Two processes driving one signal. That must result in a collision... > When trying out for real, there are times when the serial port > receives data, and there are > times when it gets some, but absolutely in a chaotic way. How many clocks do you have in your design? A hint: a clock signal is every signal with a 'event behind it. > what should I use to increment the dataCounter? Use this state: next_state <= Output; In the state Output you increment the dataCounter with the "one and only" FPGA CLK.
I have solved now the existing collision. I have only one true clock, the CLK signal which is the FPGA clock. I will try out the configuration tomorrow in the lab, so far in ModelSim it works. Thank you for the help!
> I have only one true clock, So, only this "true" clock has to appear with a 'event (or rising_edge or falling_edge) statement. Because the synthesizer will create (lokal) clocks for every other signal related to such a statement. > so far in ModelSim it works. Yes of course. Also e.g. wait for 20 ms works in the simulator. But (todays) theres no chance for this in hardware...
I have made several tests today with the hardware configuration and my design doesn't work at all. In Modelsim everything just works fine, but there is some kind of problem when trying to send the 12 bits of the ADC to the RS232 controller. I think the source of the problem is the bad synchronization of the splitter entity with the other entities (the ADC controller and the RS232 controller). I have tested the other two entities separately and they're working just fine, so I'm sure that the splitter does something wrong - but I can't figure out what. I have attached the files from my project, maybe you can enlighten my mind. Thank you!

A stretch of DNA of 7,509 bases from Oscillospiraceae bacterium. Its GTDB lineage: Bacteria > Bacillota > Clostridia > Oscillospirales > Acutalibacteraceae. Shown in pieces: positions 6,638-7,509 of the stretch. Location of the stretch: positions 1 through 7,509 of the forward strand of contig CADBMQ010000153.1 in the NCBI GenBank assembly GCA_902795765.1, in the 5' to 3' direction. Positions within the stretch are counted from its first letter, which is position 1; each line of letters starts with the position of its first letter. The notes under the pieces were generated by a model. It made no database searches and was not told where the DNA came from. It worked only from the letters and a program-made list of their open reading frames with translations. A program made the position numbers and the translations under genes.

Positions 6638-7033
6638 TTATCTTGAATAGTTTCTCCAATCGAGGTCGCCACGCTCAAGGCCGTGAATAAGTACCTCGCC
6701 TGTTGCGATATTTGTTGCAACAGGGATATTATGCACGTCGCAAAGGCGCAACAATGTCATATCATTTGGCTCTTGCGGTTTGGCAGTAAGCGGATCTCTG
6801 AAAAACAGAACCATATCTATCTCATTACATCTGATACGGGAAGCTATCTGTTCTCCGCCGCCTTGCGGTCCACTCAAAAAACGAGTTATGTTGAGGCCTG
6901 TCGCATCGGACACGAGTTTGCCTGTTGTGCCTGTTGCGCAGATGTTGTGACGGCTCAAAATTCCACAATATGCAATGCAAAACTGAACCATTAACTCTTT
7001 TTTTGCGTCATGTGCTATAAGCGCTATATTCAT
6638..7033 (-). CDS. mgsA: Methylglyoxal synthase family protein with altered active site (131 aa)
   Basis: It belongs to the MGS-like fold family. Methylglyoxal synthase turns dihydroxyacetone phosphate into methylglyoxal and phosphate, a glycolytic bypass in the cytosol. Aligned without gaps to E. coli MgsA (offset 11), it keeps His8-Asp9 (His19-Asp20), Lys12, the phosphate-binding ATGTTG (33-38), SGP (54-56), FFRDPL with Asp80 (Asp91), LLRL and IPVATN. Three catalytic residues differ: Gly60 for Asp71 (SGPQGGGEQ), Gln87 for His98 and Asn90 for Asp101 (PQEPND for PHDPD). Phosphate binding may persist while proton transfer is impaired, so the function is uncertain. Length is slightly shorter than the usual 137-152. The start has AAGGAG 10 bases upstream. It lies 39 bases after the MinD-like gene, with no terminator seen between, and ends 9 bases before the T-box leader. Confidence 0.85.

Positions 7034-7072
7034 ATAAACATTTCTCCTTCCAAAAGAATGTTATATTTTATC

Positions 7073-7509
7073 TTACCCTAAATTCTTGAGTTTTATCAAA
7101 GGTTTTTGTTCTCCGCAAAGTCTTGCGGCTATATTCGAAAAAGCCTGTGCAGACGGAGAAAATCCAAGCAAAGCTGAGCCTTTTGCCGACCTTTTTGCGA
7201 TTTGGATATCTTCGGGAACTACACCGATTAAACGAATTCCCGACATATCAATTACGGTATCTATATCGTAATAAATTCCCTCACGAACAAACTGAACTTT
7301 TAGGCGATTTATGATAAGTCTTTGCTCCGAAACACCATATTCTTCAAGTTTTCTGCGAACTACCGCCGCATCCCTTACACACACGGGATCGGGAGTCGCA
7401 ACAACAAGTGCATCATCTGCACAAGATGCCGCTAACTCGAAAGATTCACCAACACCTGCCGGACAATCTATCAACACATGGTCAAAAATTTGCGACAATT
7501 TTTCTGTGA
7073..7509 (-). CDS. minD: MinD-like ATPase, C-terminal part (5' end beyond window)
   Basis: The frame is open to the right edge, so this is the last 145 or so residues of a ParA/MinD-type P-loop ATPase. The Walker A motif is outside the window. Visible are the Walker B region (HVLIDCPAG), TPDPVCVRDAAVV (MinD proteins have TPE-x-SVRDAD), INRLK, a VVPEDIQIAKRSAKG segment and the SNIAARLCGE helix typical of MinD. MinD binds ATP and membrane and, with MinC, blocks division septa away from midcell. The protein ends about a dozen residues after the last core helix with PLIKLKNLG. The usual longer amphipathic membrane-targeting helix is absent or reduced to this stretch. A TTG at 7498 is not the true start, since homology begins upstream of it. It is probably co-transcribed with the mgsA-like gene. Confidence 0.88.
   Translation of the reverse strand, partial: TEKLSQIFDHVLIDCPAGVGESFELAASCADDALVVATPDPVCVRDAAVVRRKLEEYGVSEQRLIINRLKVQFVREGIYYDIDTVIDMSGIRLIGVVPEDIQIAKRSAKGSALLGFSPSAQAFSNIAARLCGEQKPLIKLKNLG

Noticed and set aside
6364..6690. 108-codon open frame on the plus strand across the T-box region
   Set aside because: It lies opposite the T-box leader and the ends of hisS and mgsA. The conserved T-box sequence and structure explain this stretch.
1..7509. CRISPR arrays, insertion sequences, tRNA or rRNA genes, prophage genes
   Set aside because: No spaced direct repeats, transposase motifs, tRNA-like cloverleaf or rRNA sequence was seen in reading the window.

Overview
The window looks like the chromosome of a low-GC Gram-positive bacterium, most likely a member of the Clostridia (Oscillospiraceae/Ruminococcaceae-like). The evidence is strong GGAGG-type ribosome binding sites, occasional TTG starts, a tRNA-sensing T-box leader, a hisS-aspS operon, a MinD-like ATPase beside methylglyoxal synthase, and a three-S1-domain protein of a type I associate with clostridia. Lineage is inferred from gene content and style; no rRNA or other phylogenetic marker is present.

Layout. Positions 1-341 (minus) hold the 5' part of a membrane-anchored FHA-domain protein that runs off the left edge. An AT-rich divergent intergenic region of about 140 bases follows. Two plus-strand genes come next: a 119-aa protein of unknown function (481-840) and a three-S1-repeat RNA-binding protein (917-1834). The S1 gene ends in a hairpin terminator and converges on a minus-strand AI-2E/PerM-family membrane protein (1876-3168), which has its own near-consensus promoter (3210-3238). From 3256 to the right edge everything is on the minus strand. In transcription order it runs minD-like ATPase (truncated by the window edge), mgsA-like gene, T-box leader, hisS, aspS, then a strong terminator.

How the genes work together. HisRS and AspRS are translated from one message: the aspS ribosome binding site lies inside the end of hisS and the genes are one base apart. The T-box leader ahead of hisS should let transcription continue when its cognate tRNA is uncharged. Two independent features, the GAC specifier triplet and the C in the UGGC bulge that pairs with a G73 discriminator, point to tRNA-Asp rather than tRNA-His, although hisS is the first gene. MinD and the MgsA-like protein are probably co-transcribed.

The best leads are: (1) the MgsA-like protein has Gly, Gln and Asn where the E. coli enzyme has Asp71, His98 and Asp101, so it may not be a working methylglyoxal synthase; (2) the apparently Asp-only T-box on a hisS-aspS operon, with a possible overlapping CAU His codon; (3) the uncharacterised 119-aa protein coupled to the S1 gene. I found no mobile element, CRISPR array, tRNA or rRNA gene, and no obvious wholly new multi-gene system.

Does your RS232 itself work? Did you check to send a character from the PC, loop it back inside the FPGA and send it back to the PC. I had a look after the rs232 module. I had to sroll up and down (because its so incredibly long). And whats that? THREE clocks... :-o
if CLK = '1' and CLK'Event then
if rClk = '1' and rClk'Event then
if (tClk = '1' and tClk'event) then
So dont ask why your design isn't working in reality... There is a small set of rules:
A VHDL desgin (particularly a starters design) must have exactly 1 clock.
This clock is active on the same edge always (rising or falling).
There is no (and specially no asynchronous and/or combinatorial) reset.
Every external signal must be clocked into the FPGA using 2 flipflop stages.
For every deviation from the rules above you must have compelling evidence
and be able to eplain thoroughly why e.g. you need two clocks.
If you can sat "Yes, I've done that" to every single statement, then your design will work. BTW: Have a look for my RS232 Module. The comments are German, but you will have an overview almost immediately: http://www.lothar-miller.de/s9y/categories/42-RS232
Thank you for the kind answer! Unfortunately I thought all over again, and concluded that serial communication was the worst thing I could think of, given the fact that the ADC works with approximately 780 KHz sampling frequency, the speed of the serial port was way too slow - so I need to look after another solution. Anyhow, your tips were very useful, I couldn't read them in the books I own - and I think I'm starting to understand that simplicity is the keyword in digital design with FPGAs.
> understand that simplicity is the > keyword in digital design with FPGAs. Yes it is. Because the only parts you have inside the FPGA are LUTs and flipflops...